It aint easy being whiteIt aint easy being brownAll this pressure to be brightI got children all over town —Gob Bluth (w/Franklin)My initial reaction to Obama's speech yesterday was not to break down in tears like Todd Gitlin did at The New Republic, nor was it to take everything I heard as a personal insult, as just about everyone at The National Review did. No, the very first thought that popped into my mind was "wow, that was an awful lot like Gob's song on Arrested Development."In a sense, that's not entirely off-the-mark. Obama's speech stands out for its embrace of that great rarity in modern political discourse: nuance. His relationship with his pastor can't be summed up in a simple denunciation, and racial dynamics in the United States aren't as black-and-white as they seem; we can find our calling in our imperfections. As Gob and Franklin put it, "It's not easy."I'll have more to say about it later, but in the meantime, here are a few speech-related links worth checking out:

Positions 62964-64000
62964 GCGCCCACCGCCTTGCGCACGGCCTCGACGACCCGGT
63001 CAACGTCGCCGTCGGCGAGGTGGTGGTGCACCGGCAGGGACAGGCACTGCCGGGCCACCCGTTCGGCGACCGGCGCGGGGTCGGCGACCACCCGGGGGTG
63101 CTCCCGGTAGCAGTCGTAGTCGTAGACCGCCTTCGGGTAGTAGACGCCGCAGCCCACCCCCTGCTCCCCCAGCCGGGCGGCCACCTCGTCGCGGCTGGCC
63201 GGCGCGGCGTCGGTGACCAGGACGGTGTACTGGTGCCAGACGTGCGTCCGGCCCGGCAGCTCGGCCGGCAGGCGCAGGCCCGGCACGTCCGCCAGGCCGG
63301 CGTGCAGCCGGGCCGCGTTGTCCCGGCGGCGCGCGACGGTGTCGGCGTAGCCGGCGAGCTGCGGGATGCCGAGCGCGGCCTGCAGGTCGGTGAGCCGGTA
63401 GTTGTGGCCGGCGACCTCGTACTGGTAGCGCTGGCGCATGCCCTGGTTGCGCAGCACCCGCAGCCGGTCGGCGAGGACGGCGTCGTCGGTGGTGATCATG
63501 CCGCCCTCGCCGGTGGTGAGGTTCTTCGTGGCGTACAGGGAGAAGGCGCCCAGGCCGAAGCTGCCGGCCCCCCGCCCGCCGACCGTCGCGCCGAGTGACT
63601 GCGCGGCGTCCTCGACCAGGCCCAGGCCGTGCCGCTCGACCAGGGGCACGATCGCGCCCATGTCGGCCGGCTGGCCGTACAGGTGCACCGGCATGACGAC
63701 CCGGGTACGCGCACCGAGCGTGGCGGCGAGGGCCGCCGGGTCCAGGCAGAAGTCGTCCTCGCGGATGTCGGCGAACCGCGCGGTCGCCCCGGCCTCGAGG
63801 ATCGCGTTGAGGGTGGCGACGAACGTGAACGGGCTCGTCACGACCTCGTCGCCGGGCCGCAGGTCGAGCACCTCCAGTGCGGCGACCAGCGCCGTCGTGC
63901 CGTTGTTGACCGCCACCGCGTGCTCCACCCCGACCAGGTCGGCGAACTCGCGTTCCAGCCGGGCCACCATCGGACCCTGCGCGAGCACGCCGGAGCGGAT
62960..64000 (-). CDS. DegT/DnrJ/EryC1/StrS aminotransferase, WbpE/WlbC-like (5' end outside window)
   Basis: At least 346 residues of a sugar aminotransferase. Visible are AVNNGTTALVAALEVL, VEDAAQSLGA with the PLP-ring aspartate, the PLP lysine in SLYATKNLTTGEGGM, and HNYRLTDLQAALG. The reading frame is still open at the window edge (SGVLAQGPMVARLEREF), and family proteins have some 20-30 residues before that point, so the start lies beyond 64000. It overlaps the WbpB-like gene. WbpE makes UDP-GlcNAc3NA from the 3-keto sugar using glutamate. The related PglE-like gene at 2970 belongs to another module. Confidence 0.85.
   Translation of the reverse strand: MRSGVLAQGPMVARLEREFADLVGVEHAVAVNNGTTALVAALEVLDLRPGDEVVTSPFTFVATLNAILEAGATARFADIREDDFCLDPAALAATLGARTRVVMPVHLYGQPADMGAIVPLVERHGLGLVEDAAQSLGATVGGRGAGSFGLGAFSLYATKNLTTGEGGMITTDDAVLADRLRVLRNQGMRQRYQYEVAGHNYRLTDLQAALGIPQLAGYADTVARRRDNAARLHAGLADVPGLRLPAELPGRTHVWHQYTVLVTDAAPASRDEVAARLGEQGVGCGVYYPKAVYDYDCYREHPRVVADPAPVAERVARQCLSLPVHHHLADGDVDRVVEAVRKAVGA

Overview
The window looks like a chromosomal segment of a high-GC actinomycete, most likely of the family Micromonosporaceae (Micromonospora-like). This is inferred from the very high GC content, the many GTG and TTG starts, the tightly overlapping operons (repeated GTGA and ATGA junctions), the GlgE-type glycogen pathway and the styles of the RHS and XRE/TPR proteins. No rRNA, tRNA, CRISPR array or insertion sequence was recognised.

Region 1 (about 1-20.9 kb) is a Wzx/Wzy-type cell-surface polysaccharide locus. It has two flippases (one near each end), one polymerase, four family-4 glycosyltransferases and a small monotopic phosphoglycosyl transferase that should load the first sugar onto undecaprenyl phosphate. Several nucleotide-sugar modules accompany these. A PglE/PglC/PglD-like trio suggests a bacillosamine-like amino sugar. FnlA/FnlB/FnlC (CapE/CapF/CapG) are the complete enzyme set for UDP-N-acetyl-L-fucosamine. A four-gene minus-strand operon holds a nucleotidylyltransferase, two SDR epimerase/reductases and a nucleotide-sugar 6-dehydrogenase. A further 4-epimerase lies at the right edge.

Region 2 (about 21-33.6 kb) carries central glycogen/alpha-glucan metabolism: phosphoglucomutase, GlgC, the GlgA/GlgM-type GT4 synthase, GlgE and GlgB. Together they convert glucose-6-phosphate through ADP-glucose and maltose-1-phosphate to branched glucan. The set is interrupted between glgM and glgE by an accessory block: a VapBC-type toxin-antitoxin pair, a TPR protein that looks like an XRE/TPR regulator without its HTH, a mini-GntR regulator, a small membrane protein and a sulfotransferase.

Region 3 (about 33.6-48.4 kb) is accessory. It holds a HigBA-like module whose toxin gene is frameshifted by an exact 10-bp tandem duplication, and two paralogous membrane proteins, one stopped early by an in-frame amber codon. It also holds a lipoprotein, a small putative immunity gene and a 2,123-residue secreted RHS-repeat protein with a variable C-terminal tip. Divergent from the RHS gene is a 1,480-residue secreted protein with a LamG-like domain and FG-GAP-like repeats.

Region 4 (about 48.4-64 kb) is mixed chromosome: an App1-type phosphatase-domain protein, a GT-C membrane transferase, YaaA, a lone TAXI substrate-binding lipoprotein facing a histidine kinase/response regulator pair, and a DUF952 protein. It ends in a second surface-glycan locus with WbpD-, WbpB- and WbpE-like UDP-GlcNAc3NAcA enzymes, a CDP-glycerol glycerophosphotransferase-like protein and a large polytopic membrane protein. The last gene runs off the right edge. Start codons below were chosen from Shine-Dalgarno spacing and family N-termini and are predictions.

- Jonathan Cohn has the best analysis over at The Plank, pretty much covering everything I was going to write. Key quote:
"No, this speech was something else entirely--long and winding and intellectually honest; imprudent and, in many ways, impolitic. It was far from flawless rhetorically. Parts of it might best be described as tortured, the work of somebody struggling to convey complicated and deeply held beliefs in a context famously hostile to both ambiguity and honesty."
- Mike Huckabee reminded me why, so long as he has no shot at the White House, I really like him. While not defending Jeremiah Wright, he offers this:
"I’m just telling you, we’ve got to cut some slack to people who grew up being called names, being told you have to sit in the balcony when you go to the movie you have to go in the backdoor when you go the restaurant. Sometimes people do have a chip on their shoulder and have resentment, and you just have to say, I probably would too."
- And FreeDarko weighs in, as FreeDarko is wont to do, with some non-linear images and broader application of Obama's words and ESPN message boards. Seriously.